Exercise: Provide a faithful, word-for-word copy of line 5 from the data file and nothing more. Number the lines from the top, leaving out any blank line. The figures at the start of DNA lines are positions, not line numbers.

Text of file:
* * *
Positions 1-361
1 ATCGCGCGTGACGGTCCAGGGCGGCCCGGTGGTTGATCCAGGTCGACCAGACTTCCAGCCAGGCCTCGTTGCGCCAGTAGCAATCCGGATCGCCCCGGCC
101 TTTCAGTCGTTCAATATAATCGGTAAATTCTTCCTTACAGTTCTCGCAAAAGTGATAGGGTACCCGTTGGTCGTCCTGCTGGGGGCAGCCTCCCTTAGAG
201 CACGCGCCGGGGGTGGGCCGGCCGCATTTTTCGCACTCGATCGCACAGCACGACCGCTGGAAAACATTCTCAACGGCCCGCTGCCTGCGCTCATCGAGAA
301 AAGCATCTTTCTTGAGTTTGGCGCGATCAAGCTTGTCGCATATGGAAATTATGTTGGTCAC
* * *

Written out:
301 AAGCATCTTTCTTGAGTTTGGCGCGATCAAGCTTGTCGCATATGGAAATTATGTTGGTCAC